There were two years of high morale in Jerusalem, resuming worship in the Temple and proclaiming a new era of freedom until the Emperor Hadrian sent four legions under the command of his best general, Julius Severus, with large numbers of auxiliary troops and a large fleet.

The Romans start regaining ground little by little.

According to Dion Casio, whose exaggerations are notorious, 580,000 Jewish fighters were killed and 50 fortresses destroyed, 985 villages destroyed, and tens of thousands of prisoners sent to captivity. Mommsen believes that these figures “are not unlikely,” since the fighting was fierce and surely led to the extermination of the entire male population.

Women and children flooded the slave markets, leading to lower slave prices. The last population to fall was Beth-Ter (the present Battir), west of Jerusalem, where Bar Kokhba himself died in circumstances not well explained.

The site of the Temple and its surroundings were ploughed with oxen. As for the Zealots, the Romans utterly exterminated them, for at last they understood that the religious fanaticism of the Jews was the true cause of the revolt. “For the next fifty years we did not see the flight of a bird in Palestine,” says the Talmud.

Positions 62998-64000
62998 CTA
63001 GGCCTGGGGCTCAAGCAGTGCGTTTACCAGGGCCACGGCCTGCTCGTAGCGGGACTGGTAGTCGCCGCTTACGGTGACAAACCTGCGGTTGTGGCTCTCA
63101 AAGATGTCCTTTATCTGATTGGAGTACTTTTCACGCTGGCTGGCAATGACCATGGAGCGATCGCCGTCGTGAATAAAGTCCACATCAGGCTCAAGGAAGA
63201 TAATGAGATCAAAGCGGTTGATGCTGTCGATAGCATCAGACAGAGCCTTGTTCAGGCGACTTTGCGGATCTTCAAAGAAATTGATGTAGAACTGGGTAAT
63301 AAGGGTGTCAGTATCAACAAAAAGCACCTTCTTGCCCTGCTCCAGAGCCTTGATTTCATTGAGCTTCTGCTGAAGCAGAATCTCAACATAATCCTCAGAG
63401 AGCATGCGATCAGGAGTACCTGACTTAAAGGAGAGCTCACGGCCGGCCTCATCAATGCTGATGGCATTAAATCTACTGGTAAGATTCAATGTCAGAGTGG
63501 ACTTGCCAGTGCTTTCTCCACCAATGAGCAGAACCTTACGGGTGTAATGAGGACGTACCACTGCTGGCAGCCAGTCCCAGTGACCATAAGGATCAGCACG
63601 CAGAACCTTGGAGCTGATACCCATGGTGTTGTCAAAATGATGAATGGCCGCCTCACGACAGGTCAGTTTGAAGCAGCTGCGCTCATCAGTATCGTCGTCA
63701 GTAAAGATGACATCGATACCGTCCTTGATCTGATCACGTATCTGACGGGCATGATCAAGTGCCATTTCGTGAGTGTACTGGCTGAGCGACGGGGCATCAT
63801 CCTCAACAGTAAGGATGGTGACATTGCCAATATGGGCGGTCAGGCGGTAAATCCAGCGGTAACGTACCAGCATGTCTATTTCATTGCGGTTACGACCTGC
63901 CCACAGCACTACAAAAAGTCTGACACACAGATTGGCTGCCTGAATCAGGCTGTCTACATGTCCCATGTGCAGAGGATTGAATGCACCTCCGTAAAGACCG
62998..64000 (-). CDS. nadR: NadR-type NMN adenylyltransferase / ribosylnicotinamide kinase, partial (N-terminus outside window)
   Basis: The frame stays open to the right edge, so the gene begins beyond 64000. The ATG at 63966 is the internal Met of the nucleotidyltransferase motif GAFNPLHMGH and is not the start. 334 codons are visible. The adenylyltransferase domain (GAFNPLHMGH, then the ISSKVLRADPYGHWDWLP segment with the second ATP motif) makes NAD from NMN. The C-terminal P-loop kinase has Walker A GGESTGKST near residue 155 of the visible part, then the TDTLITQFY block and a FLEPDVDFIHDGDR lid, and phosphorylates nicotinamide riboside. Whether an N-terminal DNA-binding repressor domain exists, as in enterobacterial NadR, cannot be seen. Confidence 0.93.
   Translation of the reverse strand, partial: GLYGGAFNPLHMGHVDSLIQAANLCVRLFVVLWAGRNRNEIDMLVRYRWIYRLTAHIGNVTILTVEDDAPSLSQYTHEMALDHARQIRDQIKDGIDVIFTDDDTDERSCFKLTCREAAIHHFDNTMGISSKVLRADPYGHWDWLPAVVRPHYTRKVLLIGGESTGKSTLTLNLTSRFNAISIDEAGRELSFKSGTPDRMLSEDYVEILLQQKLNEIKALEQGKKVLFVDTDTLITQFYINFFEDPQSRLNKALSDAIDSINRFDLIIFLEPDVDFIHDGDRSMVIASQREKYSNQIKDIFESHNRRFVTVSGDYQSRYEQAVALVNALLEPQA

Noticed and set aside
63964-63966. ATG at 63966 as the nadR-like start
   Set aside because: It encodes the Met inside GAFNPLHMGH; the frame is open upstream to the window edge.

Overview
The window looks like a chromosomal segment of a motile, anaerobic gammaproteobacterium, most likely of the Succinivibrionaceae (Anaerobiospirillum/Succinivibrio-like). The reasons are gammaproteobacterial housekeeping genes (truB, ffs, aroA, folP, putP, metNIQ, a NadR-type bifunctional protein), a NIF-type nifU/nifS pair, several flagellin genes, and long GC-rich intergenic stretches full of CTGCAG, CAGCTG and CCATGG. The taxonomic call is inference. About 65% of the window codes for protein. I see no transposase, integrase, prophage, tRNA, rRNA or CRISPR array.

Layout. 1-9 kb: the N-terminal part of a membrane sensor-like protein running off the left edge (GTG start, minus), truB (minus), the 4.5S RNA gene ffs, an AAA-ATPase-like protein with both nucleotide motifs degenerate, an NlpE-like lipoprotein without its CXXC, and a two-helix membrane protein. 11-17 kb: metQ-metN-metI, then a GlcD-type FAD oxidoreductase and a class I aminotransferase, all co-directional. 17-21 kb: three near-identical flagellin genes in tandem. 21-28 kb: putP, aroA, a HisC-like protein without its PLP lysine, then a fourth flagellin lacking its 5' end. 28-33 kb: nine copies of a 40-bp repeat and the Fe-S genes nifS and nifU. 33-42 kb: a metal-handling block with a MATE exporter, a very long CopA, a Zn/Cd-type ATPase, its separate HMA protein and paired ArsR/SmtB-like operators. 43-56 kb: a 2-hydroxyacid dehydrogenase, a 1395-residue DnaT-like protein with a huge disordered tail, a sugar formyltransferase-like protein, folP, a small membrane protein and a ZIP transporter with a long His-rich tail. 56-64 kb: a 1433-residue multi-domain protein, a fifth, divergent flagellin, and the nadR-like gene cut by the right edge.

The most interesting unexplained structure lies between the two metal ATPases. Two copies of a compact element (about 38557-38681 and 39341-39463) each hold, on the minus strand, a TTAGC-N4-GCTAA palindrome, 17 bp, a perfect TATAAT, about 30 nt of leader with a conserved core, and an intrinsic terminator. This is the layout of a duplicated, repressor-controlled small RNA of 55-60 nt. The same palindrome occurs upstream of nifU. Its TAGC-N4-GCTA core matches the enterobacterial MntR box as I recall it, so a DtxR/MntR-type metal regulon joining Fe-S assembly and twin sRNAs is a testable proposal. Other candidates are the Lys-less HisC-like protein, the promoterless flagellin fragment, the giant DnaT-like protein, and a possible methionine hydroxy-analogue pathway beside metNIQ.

The Israelites were forbidden under penalty of death to enter Jerusalem, and the garrison doubled. Until the fourth century the Jews could not return there to weep once a year, on the 9th day of the Aw month, the loss of the “holy city.” And until the twentieth century, or more precisely until May 14, 1948, they failed to found a Jewish state, Eretz Yisrael.

JVLIAN excerpts – XI

“Why were you so ungrateful to our gods
as to desert them for the Jews?”

—Julian, addressing the Christians

Julian

The Memoir of Julian Augustus

I arrived at Piraeus, the port of Athens, shortly after sunrise 5 August 355. I remember every one of the forty-seven days I spent in Athens. They were the happiest days of my life, so far.

I engaged a cart and driver after considerable haggling (I was able to bring the driver’s cost down to half what he asked: good but not marvelous). Then I climbed into the little cart. Half standing, half sitting on the cart rail, I was borne over the rutted road to Athens.